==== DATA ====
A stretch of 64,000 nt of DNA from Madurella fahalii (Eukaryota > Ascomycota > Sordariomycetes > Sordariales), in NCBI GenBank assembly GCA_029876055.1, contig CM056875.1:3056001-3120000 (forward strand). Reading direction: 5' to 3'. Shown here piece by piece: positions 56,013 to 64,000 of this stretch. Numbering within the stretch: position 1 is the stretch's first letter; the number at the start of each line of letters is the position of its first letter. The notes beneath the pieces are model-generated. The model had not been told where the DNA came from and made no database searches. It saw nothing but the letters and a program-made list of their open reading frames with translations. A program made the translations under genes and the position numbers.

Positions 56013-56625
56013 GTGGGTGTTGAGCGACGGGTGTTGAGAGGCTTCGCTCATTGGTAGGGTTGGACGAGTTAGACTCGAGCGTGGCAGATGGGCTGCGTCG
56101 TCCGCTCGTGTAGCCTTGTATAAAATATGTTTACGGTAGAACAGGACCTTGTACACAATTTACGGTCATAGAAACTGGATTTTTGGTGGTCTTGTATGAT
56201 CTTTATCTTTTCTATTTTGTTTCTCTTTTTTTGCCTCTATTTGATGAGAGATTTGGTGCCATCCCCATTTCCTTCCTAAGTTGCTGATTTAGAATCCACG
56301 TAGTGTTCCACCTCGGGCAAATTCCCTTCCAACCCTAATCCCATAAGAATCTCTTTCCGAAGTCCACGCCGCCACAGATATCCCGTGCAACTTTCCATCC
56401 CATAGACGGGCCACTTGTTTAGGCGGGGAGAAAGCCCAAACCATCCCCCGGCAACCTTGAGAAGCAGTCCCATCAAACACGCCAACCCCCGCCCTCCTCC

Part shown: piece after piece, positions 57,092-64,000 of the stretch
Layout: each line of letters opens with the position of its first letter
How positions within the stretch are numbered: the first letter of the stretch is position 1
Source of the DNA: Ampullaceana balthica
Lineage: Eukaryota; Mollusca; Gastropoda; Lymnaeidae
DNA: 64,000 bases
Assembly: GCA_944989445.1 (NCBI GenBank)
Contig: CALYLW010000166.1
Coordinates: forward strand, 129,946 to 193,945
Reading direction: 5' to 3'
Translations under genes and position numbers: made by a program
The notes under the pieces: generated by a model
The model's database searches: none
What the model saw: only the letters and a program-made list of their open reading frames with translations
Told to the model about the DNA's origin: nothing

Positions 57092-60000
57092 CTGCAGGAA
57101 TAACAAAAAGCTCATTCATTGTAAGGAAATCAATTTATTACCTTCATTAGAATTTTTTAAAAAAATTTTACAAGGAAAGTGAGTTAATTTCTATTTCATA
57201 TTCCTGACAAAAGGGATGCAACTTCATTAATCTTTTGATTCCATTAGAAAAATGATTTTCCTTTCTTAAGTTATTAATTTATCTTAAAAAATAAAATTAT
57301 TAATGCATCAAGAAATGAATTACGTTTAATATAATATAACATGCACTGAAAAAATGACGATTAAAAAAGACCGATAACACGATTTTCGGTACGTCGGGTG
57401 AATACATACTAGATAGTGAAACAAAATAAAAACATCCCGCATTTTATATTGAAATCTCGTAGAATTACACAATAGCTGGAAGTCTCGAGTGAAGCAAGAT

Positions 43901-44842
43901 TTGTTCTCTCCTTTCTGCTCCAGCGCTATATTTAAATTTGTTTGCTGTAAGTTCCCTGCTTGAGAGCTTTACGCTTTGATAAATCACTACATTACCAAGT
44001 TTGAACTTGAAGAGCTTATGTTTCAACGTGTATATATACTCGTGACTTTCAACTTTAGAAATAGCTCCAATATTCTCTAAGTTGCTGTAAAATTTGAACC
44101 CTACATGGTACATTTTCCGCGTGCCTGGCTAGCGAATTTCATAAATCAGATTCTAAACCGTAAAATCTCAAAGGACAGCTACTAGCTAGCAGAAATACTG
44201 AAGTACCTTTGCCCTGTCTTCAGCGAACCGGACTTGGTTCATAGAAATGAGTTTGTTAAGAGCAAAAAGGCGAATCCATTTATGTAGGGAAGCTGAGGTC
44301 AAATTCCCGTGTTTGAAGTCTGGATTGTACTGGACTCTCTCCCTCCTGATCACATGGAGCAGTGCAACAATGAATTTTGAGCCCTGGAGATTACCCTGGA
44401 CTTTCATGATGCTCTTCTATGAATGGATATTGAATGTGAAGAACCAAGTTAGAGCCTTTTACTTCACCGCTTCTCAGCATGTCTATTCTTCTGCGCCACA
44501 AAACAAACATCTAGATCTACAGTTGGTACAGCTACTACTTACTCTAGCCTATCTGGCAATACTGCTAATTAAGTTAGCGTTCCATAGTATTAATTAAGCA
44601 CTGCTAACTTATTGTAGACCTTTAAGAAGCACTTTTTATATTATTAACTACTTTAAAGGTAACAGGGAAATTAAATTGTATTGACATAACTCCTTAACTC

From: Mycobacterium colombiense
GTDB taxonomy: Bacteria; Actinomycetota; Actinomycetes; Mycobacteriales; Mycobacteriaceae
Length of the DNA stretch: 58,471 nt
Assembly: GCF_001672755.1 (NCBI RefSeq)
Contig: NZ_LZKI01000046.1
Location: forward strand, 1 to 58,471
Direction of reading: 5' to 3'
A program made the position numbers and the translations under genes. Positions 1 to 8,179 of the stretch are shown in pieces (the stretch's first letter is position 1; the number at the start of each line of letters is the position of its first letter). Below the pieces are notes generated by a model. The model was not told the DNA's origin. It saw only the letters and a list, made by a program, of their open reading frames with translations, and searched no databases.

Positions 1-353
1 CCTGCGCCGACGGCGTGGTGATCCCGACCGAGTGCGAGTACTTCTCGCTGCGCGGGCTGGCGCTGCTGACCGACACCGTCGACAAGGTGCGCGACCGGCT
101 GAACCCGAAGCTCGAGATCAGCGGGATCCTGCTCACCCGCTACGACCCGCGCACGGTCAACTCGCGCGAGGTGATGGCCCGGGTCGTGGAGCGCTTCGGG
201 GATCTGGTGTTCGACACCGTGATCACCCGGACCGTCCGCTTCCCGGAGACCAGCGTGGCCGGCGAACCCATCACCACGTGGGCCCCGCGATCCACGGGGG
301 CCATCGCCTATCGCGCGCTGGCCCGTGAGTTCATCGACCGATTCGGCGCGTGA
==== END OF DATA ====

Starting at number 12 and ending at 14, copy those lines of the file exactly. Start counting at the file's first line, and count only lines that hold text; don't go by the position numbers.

Lineage: Eukaryota; Mollusca; Gastropoda; Lymnaeidae
DNA: 64,000 bases
Assembly: GCA_944989445.1 (NCBI GenBank)